Sciatic is a common problem we see but can be easily misdiagnosed. This article will identify the key symptoms of sciatica and why they occur.
Firstly, why the term sciatica? The answer is simple. Sciatica defines an irritation of the sciatic nerve. The nerve comes from the lower back and runs deep to the buttock muscles, before sheltering under the hamstring muscle as it passes down the back of the thigh. At the back of the knee, it branches into two and runs down the outside and back of the lower leg respectively and ends in the foot (see illustration). It is the largest nerve in the lower extremity and supplies the majority of the structures. To give you a sense of its size, if you imagine the main nerves in the body having a diameter of tree branches then the equivalent diameter of the sciatic nerve would be that of the tree trunk.
So how does the sciatic nerve become irritated? The two most common ways are compression and / or chemical irritation. Compression is simply extra mechanical pressure placed on the nerve by the surrounding structures. Usually surrounding tissues will simply slide past each other during movement. However if a surrounding tissue is tight or damaged it may take up more space (as a result of swelling for example) and thus squeeze the sciatic nerve. Chemical irritation results from the chemicals released during inflammation. One of the roles of these chemicals is to sensitize the local nerves to induce pain. Therefore, if the surrounding tissue is damaged [or indeed the sciatic nerve itself] then the resulting inflammation will chemically irritate the sciatic nerve.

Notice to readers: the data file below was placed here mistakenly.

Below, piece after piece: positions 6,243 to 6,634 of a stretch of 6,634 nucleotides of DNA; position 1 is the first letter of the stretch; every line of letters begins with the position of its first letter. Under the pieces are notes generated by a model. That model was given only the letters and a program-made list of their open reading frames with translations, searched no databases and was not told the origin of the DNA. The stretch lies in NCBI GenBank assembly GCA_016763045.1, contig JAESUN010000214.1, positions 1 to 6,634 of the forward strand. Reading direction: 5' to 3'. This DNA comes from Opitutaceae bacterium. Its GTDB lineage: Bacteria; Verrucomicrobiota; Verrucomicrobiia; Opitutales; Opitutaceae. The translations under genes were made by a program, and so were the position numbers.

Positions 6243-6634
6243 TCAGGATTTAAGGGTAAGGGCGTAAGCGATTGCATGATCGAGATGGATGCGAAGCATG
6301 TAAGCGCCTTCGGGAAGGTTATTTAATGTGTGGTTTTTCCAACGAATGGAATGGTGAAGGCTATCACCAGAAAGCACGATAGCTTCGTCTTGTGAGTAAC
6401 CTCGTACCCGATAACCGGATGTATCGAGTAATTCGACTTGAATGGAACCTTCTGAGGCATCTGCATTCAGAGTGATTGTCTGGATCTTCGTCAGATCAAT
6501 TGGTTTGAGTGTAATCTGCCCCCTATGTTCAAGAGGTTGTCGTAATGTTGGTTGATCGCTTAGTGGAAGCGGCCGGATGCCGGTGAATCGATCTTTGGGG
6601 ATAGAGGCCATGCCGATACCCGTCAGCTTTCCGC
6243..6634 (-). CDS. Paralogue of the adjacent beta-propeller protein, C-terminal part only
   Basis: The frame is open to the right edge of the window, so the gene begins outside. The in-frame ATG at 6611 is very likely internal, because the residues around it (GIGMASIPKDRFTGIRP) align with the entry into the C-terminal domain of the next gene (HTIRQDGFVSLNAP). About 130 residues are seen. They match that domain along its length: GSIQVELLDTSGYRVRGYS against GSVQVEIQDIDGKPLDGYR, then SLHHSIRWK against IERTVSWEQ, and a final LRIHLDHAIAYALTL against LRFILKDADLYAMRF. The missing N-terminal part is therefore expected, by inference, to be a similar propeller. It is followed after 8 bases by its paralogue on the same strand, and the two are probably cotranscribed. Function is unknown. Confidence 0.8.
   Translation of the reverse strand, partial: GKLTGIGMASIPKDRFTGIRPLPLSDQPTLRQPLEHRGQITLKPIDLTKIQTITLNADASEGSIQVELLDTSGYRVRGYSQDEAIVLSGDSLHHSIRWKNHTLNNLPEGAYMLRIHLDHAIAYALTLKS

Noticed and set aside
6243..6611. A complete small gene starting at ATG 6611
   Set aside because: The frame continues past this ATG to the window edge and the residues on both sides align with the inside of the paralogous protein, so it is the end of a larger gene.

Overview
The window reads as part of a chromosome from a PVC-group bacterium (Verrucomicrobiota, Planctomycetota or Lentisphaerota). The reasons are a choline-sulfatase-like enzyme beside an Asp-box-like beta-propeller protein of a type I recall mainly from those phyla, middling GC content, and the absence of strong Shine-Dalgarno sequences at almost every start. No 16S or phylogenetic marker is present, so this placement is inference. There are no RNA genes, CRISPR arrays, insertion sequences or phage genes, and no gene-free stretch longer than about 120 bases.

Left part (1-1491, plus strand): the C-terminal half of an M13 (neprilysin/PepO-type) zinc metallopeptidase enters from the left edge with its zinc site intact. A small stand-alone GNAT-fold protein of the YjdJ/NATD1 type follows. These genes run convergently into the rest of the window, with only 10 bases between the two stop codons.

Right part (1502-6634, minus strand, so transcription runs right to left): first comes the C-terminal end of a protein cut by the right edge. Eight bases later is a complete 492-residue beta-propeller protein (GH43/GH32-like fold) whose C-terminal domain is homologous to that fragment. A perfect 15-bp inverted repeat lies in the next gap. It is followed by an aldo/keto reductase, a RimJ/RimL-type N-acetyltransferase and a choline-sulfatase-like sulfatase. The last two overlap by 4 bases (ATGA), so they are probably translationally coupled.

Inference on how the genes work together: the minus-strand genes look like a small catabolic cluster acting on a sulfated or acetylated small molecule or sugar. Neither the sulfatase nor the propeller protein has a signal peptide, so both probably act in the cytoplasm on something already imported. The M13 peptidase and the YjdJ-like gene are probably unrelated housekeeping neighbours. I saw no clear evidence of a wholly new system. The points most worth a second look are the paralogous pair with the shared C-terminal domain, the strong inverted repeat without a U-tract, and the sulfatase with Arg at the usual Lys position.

Both of these processes will alter the conduction of the sciatic nerve. When there is a low intensity compression or chemical irritation the sciatic nerve will produce pain along part or the whole of its pathway. As the compression or irritation increases in intensity the functionality of the sciatic nerve will be compromised. This results in pins/needles, numbness or weakness in the muscles along the sciatic nerve pathway.
So therein lies the symptoms of sciatica, back pain with a altered sensation into the buttock, posterior thigh or leg and foot. When the sciatic nerve is weakly compromised it will produce pain in the named distribution, but as the severity increases it will also produce pins/needles, numbness or weakness.